Blue Catfish (Ictalurus furcatus)

Blue Catfish

This is a popular species within its range and prized for its flesh, as well as for its sporting value. The blue catfish is a strong, stubborn fighter. It can grow quite large, which enhances its appeal. It is considered good table fare and is widely pursued by commercial fishermen for the market. Its flesh is white, delicate, and tender, especially in smaller specimens.

Identification

Blue catfish are generally blue gray or slate blue and possess no spots or other markings, although they may be almost pale blue or silvery; their flanks taper in color to their bellies, which are light gray or white. They have deeply forked tails, and their anal fins have straight margins. They resemble channel catfish and when small are most easily confused with that relative.

A larger blue cat has a distinct humped-backed appearance, with the hump occurring at and in front of the dorsal fin; its head is generally larger than that of a channel cat, and its body is less sleek. It can be distinguished from a channel cat by its longer and straight-edged anal fin, which has 30 to 35 rays. In smaller specimens, a distinguishing characteristic is their lack of black body spots. Internally, the blue catfish has three chambers in the swim bladder, whereas the channel cat has two.


Like the channel catfish and the little-known Yaqui catfish of Mexico, the blue cat has a deeply forked tail, a characteristic that distinguishes these three from the flathead catfish and the bullhead, and to some degree also from the white catfish, which has a moderately forked tail. As with other catfish, channel cats have heavy, sharp pectoral and dorsal spines, as well as long mouth barbels.

Size/Age

Blue cats are capable of growing to gargantuan sizes but are rarely found at the upper limits of their capabilities. Most anglers catch blues in the 5- to 20-pound range. Fish in the 20- to 50-pound class are not uncommon in waters with a good population of fish, but blue catfish in that range are infrequently caught and specimens exceeding that size are rare. The all-tackle world record for the species is a 116-pound, 12-ounce fish caught in the Mississippi River in Arkansas in 2001.

A 116-pounder caught on a trotline was reportedly taken at Lake Texoma, Texas, in 1985, and in 1879 a 150-pounder from the Mississippi River near St. Louis was found at a local market and shipped to the U.S. National Museum. Historical accounts describe 100-pounders at the turn of the twentieth century, and individuals between 200 and 400 pounds have been reported but undocumented, perhaps being more lore than likelihood.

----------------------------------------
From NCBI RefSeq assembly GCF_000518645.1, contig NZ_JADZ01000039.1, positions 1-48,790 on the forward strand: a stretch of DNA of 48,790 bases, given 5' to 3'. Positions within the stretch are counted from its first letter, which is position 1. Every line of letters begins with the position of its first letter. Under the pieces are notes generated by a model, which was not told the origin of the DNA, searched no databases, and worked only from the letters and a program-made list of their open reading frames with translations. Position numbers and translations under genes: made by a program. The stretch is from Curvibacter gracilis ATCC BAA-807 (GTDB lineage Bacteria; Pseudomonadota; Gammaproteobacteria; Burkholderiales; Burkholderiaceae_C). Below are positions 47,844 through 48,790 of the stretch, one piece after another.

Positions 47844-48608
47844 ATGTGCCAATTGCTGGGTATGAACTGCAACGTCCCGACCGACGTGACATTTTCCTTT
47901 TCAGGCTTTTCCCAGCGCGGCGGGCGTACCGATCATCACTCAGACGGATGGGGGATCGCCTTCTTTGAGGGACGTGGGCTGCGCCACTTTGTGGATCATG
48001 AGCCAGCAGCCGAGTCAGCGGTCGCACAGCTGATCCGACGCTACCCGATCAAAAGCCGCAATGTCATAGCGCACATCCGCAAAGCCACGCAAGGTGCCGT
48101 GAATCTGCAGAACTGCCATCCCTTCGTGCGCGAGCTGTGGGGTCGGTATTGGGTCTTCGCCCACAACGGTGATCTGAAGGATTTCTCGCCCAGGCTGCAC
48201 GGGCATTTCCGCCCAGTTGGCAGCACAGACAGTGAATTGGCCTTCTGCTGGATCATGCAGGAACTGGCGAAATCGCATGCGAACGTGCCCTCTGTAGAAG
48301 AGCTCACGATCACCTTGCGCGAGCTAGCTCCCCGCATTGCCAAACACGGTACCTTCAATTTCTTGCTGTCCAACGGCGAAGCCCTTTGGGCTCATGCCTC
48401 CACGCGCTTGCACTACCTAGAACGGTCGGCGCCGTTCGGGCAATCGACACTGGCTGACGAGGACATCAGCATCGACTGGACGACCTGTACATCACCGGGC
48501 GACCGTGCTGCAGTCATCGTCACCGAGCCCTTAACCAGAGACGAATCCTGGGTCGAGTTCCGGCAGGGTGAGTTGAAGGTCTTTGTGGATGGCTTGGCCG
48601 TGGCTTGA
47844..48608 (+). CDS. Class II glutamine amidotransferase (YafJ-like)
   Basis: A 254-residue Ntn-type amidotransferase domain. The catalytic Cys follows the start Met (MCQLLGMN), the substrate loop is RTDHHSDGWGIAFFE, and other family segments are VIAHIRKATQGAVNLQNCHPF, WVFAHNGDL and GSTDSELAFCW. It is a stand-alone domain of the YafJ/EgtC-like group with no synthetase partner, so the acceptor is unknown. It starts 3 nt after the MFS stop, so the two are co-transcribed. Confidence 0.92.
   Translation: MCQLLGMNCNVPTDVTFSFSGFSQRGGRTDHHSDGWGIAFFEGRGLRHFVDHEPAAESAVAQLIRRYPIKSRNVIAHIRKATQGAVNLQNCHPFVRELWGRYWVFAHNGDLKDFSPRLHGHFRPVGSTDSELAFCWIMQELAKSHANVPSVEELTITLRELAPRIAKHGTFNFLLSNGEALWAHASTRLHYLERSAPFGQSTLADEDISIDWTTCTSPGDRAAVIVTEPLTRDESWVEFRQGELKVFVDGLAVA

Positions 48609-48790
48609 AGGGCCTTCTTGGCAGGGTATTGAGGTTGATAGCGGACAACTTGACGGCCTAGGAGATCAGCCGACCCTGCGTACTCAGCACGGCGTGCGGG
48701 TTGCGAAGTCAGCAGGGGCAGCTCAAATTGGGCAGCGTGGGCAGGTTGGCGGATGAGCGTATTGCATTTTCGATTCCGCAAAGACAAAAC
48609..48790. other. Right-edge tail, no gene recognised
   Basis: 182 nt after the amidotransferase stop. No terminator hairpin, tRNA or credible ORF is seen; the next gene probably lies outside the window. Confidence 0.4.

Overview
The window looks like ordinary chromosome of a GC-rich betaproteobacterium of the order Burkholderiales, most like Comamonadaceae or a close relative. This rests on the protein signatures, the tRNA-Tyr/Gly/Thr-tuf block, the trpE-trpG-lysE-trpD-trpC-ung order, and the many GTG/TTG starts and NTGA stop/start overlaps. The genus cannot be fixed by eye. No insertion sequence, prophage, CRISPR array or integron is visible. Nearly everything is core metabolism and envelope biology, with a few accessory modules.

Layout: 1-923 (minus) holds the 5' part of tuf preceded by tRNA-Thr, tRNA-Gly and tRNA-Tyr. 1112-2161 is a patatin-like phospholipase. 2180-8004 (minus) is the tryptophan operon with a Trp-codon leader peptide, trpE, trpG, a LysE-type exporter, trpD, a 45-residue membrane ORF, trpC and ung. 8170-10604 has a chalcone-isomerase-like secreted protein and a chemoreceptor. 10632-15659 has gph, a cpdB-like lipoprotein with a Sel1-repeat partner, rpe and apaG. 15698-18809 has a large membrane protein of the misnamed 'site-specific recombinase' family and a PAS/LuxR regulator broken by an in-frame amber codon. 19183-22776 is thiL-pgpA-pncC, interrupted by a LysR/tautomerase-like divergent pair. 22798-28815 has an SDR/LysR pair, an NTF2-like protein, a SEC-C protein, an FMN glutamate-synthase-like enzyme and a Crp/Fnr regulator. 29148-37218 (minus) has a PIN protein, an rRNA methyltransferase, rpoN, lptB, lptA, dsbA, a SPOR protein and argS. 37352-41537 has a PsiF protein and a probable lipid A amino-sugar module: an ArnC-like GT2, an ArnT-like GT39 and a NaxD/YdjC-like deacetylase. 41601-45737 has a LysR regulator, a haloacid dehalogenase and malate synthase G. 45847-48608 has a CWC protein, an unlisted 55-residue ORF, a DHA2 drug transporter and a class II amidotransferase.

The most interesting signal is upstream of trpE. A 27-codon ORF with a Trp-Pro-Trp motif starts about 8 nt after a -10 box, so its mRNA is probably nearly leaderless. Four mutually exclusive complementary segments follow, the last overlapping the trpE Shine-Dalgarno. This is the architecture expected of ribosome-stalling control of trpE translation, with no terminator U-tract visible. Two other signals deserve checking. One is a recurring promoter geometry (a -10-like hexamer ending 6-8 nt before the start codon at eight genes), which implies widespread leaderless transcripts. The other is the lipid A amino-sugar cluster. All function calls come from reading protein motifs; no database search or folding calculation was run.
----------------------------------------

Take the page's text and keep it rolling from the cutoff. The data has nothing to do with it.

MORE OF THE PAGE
There is similar haziness concerning the blue cat’s growth and longevity. Several scientific reports indicate that these fish grow up to 14 years of age, and they have been reported to live to 21 years, but greater longevity for the biggest specimens is evidently possible.

Spawning behavior

Blue catfish spawn in the spring or early summer, when the water temperature is between 70° and 75°F. Nests are constructed by one or both parents, usually among crevices and holes under logs and trees and in undercut banks. Secluded and dark places are often preferred.

Food and feeding habits

Blue catfish evidently eat most anything they can catch; their diet includes assorted fish, crayfish, aquatic insects, and clams. Herring and gizzard shad are part of their diet, especially when the catfish are larger and in places where these are abundant. Blue cats primarily feed on or near the bottom, and they are principally nocturnal foragers.

Other Names

catfish, chucklehead cat, white catfish, forktail cat, Mississippi cat, Fulton cat, blue Fulton cat, great blue cat, silver cat, blue channel cat, highfin blue cat.

Distribution

Blue cats are native to the Mississippi, Missouri, and Ohio River basins in the central and eastern United States, extending north into South Dakota and south into Mexico and northern Guatemala. Dams and commercial harvest are among the factors that have affected their population and perhaps their size in some parts of their native range. They have been introduced with good success into some large river systems outside of that range, most notably in the Santee Cooper waters of South Carolina. They are now most abundant in the deep, warm waters of the South.

Habitat

Blue catfish inhabit rivers, streams, lakes, reservoirs, and ponds but are primarily a fish of big rivers and big lakes/reservoirs. They have been introduced into smaller lakes and ponds but seldom attain large sizes in such places. This species prefers the deep areas of large rivers, swift chutes, and pools with swift currents. Like the channel catfish, it prefers locations with good current over bottoms of rock, gravel, or sand.
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